What is the most common mistake when measuring a Customer Experience?


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When asking your customers for feedback on their Customer Experience, what aspect of their Customer Experience are they referring to when they give you their answer?

Let me explain by drawing an analogy. When you buy a new pair of shoes they may rub and create a blister the first time you wear them. Just think what is happening in this process. As you put them on they feel fine. Then, as you start to walk in them they rub, ever so slightly, but you don’t consciously notice. At first it’s only a small irritation that is registered in your subconscious mind and, importantly, it has not reached the threshold we call ‘pain’, so the subconscious mind does not disturb the conscious mind. It is only when this rubbing reaches a point when pain is produced that you may think, ‘Ouch, these new shoes are hurting’!

The important point here is that the rubbing started to occur way before pain was recognised. The same applies to a Customer Experience.

When a Customer starts an experience with an organization there are many factors that can be subconscious irritations before the irritation turns into an emotion of frustration or annoyance. For example, imagine the experience of a Customer who calls a Customer Service center:

  1. They can’t find the number
  2. The number is not a free phone number
  3. There are many layers in their voice menu system
  4. The voice menu system does not have clear options
  5. They have to wait for the call to be answered
  6. When the call is answered the agent is clearly in a hurry
  7. The agent is not friendly
  8. The agent is not helpful
  9. The agent doesn’t answer your question.

In the example above it could be that when the call is finally answered the agent is not friendly. This is the final straw and from that point the Customer emotionally thinks, ‘this is a poor experience’.

Most organizations ask Customers to fill out a survey at the end of their experience. The danger is that if you ask, ‘what did you think about this experience’ or ‘what made you give us this score’, do you really think that Customers will list out all these aspects? Of course not. In fact, like the rubbing of your shoes at the beginning of the process, many times people won’t be conscious of this causing an irritation; it is only the cumulative effect that becomes the issue.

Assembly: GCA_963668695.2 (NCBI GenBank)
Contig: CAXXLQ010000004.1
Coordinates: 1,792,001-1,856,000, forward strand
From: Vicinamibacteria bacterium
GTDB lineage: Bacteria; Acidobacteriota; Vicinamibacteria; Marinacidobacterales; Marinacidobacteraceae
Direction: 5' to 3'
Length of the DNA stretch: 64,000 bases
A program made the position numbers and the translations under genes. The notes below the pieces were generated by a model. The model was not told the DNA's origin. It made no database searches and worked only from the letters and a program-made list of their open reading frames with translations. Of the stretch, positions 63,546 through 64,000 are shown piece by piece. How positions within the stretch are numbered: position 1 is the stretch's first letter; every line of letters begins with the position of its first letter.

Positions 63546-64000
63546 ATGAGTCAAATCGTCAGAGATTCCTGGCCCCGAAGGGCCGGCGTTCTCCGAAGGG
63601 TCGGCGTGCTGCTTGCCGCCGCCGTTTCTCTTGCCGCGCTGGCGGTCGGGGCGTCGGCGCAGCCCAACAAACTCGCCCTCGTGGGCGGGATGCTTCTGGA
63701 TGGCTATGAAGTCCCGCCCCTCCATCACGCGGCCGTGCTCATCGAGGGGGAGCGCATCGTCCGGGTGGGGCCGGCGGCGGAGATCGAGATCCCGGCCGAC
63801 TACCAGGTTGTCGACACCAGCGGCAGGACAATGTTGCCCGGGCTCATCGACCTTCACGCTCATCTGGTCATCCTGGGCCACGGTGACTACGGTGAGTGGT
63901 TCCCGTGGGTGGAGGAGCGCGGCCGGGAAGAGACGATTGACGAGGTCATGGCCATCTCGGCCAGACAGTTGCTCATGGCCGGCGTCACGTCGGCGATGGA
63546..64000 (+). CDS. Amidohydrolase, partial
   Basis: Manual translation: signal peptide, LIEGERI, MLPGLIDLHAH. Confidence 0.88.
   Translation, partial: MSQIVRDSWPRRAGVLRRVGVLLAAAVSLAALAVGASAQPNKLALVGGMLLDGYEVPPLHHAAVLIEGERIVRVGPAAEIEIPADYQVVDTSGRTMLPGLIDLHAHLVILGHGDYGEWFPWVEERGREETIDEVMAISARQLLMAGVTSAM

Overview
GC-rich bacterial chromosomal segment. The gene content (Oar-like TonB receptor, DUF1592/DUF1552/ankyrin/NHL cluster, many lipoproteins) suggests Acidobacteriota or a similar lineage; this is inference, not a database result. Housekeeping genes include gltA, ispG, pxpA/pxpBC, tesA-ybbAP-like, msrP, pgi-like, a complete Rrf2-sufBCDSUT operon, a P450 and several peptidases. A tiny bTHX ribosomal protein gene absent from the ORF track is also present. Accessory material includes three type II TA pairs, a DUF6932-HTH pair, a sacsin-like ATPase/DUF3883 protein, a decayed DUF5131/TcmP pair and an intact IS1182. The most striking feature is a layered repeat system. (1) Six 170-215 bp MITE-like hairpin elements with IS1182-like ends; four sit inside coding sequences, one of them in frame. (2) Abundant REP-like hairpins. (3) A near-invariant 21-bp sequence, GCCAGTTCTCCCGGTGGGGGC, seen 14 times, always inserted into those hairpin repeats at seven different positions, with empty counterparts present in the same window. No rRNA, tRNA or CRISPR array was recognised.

In addition, many organizations would ask, ‘What did you think of the agent’? The danger is the agent will not just be judged on their personal performance but the experience that precedes them. The customer is entering the experience with their ‘shoes rubbing’ and already feeling irritated. In this frame of mind they start to look for other signs to confirm their thoughts.

The reality is that many organizations just put a band aid over the parts of their experience that are ‘rubbing’ rather than dealing with the root cause. To do that successfully you have to break the measurement down into the parts of the experience to see how a customer is feeling at each of these points. It’s also critical to look at the cumulative effect.

Finally, and perhaps most challenging, is to consider if you have ever felt unhappy but can’t pin point the reason why? We all have. The unfortunate reality is that sometimes Customers can’t tell you why they are feeling a certain way. Or more problematic, they tell you something that is not true just to give you a reply. As you review experiences we have discovered it becomes critical to use psychological techniques to understand what is happening in order to discover Customers true feelings. This is why we use a process that we call Emotional Signature® (http://www.beyondphilosophy.com/services/research/emotional-signature) and match this with our database of over 30,000 data points and 1000 attributes to discover the true underlying experience of a customer. When you understand this you can truly say you understand and are measuring your Customer Experience.

Republished with author's permission from original post.

Colin Shaw
Colin is an original pioneer of Customer Experience. LinkedIn has recognized Colin as one of the ‘World's Top 150 Business Influencers’ Colin is an official LinkedIn "Top Voice", with over 280,000 followers & 80,000 subscribed to his newsletter 'Why Customers Buy'. Colin's consulting company Beyond Philosophy, was recognized by the Financial Times as ‘one of the leading consultancies’. Colin is the co-host of the highly successful Intuitive Customer podcast, which is rated in the top 2% of podcasts.


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